A record 85% of fund managers think the global economy is late in the cycle, 11 percentage points above the previous high in December 2007, according to the October Bank of America Merrill Lynch fund manager survey.
The survey found that global growth expectations slumped to their lowest levels since November 2008, after having peaked in January this year, with net 38% of investors expecting deceleration.
Merrill noted that the disconnect between fund managers’ expectations of a strong U.S. economy and a weak global economy was the widest since October 2007.
“Investors are bearish on global growth, but not bearish enough to signal anything but a short-term bounce in risk assets,” Merrill’s chief investment strategist Michael Hartnett said in a statement.
Merrill conducted the survey in early October among 231 panelists with a total of $646 billion in assets under management.
Fund managers’ cash level remained unchanged month over month at 5.1%, well above the 10-year average of 4.5%, as investors stayed bearish.
The fund manager cash rule holds that when average cash balance rises above 4.5%, a contrarian buy signal is generated for equities; when the cash balance falls below 3.5%, a contrarian sell signal is generated.
The cash rule has been in “buy” territory for the past eight months, Merrill noted.
Survey respondents said the U.S. dollar was very overvalued, especially against emerging markets currencies. Fifty-one percent maintained that the latter were undervalued, the cheapest valuation in the survey’s history, according to Merrill.
Net 35% of investors said they did not expect corporate earnings to improve 10% or more in the next 12 months, a reversal from net 35% who expected improvement in the February survey.
In addition, net 20% of respondents expected global profits to deteriorate over the coming year, a two-year high and a big swing from net 39% in the January survey who expected an improvement.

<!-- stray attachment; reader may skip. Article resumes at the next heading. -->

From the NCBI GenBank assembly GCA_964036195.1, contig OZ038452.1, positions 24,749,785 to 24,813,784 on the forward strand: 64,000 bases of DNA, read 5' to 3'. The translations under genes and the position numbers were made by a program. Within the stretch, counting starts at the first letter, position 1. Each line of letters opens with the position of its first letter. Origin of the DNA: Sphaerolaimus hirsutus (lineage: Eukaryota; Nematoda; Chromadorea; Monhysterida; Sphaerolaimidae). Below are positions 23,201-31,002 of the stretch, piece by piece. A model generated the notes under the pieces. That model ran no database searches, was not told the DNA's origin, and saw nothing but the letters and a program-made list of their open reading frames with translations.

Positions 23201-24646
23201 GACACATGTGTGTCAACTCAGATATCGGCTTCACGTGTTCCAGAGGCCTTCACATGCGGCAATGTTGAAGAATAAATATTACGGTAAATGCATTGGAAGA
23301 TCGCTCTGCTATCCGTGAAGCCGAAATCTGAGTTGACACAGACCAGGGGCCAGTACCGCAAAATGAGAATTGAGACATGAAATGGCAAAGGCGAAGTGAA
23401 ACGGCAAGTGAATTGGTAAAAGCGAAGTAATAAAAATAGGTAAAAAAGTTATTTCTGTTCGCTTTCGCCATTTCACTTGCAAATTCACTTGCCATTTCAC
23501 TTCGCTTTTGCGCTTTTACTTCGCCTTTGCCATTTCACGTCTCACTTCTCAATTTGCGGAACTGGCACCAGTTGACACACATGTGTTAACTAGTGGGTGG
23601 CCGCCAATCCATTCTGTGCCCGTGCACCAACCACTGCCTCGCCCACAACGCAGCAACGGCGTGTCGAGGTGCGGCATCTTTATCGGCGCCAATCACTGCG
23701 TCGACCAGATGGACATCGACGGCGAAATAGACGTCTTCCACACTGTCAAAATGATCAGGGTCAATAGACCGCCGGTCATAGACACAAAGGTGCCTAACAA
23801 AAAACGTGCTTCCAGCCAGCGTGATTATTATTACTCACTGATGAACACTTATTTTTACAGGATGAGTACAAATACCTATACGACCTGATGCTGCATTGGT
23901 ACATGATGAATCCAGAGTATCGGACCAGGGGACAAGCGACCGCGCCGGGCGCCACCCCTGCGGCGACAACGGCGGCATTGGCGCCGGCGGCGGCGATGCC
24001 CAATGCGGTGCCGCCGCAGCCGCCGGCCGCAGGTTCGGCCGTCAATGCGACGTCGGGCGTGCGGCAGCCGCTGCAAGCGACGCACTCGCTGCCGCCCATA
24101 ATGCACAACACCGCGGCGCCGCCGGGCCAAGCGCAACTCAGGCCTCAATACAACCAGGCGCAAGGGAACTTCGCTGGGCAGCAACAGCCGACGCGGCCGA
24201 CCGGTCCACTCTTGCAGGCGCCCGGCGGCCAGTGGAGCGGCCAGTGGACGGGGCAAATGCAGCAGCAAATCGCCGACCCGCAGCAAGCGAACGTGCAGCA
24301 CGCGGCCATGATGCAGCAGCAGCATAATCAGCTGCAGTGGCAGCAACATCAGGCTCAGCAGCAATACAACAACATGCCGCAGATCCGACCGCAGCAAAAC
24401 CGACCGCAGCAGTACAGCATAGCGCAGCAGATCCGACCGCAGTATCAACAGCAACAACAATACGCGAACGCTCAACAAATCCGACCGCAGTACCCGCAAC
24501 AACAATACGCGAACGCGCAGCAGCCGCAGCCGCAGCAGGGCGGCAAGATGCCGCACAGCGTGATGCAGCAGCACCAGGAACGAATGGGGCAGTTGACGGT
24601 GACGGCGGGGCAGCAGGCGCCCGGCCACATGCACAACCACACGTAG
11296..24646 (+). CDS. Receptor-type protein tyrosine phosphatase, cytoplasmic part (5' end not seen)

For the fifth consecutive month, a possible trade war was the biggest tail risk, a concern for 35% of investors, down six points from the September survey. Quantitative tightening shot up 16 points to second place on the tail risk list, worrying 31% of respondents. A China slowdown was on the minds of 16% of fund managers.
Long FAANG (Facebook, Apple, Amazon, Netflix and Google’s parent Alphabet) + BAT (Baidu, Alibaba and Tencent) was the most-crowded trade for the ninth straight month, cited by 32% of fund managers. Short U.S. Treasuries and long S&P 500 followed at 19% and 18%.
Merrill said the “magic number” that would prompt investors to rotate from equities back into bonds would be U.S. Treasury yields of 3.7%, the highest level since the question was asked in March. It said the 3.7% referred to the average weighted midpoint of fund manager responses.
Investors’ allocation to global equities held steady at net 22% overweight, while allocation to U.S. equities reversed much of their past two months’ climb, falling 17 points to net 4% overweight.
The U.S. is thus no longer the most favored equity region globally. That advantage goes to Japan at net 18% overweight.
Allocation to bonds slipped five percentage points to net 50% underweight, still well off the record low of net 69% underweight in February.
Passive Investing and ETFs
Eighty-four percent of October’s participants responded to the fund manager poll’s new section on passive instruments and exchange-traded funds, 46% of which said they actively used ETFs within their portfolios.
Merrill said 20% (weighted average) of fund managers’ assets were allocated to ETFs. Only 14% of respondents said they invested more than 41% of their portfolios in ETFs, three points higher than the allocation of the firm’s private clients.
Eighty-four percent of investors reported that they used ETFs to gain equity market exposure, versus 8% for corporate bonds and 3% for commodities.
Seventy-six percent used ETFs to passively track broad equity market indexes. Smart beta and ESG/thematics brought up the rear at 10% and 3% usage.